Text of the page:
More often, perhaps because I'm focusing on the keyboard, rather than on the text area, I don't always notice each autocorrect pop-up and instead keep typing away. As a result, unwanted corrections automatically replace what I typed. By the time I pause and check over what I've written, there may be several such errors. I now have to go back (using the loupe tool!) and separately fix each one. Making matters worse, I may never notice some miscorrections and leave them in place.
I can imagine a few ways to prevent all of this. The most obvious one is to disable autocorrect, via the toggle in the Keyboard section of the Settings app. However, this prevents autocorrect and autocompletion from working in those situations where it would be an advantage.
A better choice might be to have a single tap of the backspace key dismiss the autocorrect pop-up, rather than delete a letter. An autocorrect attempt would not appear again until after you tap the space bar.
Another solution would be a compromise, a sort of semi-automatic correction, where the autocorrect pop-up appears when iOS suspects a misspelling--just as it does now. The difference is that you tap the pop-up to make the replacement, not to avoid it. This means that if you ignore the pop-up and tap the space bar, no changes are made. Suspected misspellings could still be indicated by dotted lines under the words. Which option you prefer would depend upon whether you more often accept or reject automatic corrections.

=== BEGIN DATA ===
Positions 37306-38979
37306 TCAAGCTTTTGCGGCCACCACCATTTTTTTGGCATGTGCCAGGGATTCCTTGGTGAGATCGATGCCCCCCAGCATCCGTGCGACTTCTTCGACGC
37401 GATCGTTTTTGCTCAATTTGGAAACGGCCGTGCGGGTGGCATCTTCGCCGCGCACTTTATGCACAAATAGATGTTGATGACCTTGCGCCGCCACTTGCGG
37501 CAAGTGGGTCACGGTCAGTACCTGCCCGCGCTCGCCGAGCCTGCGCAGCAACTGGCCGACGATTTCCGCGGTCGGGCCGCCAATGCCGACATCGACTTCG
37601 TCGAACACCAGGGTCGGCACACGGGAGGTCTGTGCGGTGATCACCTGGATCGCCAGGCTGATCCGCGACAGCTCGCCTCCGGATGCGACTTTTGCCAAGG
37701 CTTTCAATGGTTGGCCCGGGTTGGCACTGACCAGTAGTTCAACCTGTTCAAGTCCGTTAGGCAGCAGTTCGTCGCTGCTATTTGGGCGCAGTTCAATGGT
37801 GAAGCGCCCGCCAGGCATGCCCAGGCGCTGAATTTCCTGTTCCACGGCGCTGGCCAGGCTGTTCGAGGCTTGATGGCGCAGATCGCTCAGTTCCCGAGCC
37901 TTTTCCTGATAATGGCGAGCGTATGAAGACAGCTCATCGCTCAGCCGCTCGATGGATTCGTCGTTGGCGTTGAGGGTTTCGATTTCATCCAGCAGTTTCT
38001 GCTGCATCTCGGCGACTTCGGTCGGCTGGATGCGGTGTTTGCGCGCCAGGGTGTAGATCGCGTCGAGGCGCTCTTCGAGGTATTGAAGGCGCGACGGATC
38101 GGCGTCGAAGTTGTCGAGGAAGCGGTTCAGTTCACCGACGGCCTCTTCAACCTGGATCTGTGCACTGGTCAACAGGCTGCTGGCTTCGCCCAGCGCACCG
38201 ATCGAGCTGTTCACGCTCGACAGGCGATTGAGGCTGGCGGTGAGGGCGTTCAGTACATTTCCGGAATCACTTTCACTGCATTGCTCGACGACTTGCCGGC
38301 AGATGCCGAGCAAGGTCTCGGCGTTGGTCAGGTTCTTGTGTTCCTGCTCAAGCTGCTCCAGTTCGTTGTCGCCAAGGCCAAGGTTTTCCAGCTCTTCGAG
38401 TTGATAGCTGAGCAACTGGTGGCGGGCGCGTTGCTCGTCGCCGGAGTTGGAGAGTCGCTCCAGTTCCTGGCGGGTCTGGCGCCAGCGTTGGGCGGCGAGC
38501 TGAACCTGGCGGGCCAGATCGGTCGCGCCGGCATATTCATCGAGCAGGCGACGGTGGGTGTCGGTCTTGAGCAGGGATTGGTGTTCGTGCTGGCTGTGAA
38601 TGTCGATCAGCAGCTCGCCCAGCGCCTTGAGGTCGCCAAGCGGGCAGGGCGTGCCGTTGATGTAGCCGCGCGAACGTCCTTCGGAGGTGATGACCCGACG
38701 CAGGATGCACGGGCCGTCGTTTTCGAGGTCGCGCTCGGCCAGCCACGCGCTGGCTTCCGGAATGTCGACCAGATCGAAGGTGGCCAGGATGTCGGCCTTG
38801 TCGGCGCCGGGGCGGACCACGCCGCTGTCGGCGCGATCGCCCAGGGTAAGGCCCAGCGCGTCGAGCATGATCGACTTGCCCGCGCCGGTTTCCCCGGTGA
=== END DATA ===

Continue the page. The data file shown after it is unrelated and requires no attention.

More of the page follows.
Customize the keyboard
Suppose you want to type the plus (+) symbol--you won't find it on iOS's initial keyboard display. To get it to it, you must tap one of the .?123 keys that straddle the space bar, which brings up the separate numeric keyboard. Unfortunately, the + symbol is still not accessible there; instead, you have to tap one of the #+= keys to bring up a third keyboard, one that at last includes a + key.
If you often need to access the third keyboard, this can become tiresome. Apple could improve matters by replacing one of the .?123keys with a #+= key. Then you could go to either of the secondary keyboards with one tap.
Even better, a redesigned iOS keyboard could include an option to add a thin row of user-definable keys at the top of the keyboard. Users could set these to be whatever characters, or combination of characters (such as ".com"), that they use most often.
The changes I am advocating are hardly earthshaking. In fact, if the bulk of your iOS typing consists of brief bursts of text, you may feel these changes are almost too trivial. However, any time you need to pause your typing and move your hands from the keyboard, whether to use the loupe tool or to tap a pop-up selection, you are slowed down a bit. The more time you spend on such off-keyboard tasks, the more you're slowed down. If you frequently need to perform these actions, you're slowed down a lot. That's why If you use an iPad to work on multiparagraph documents--or any similar productivity task--these changes could make a significant difference.
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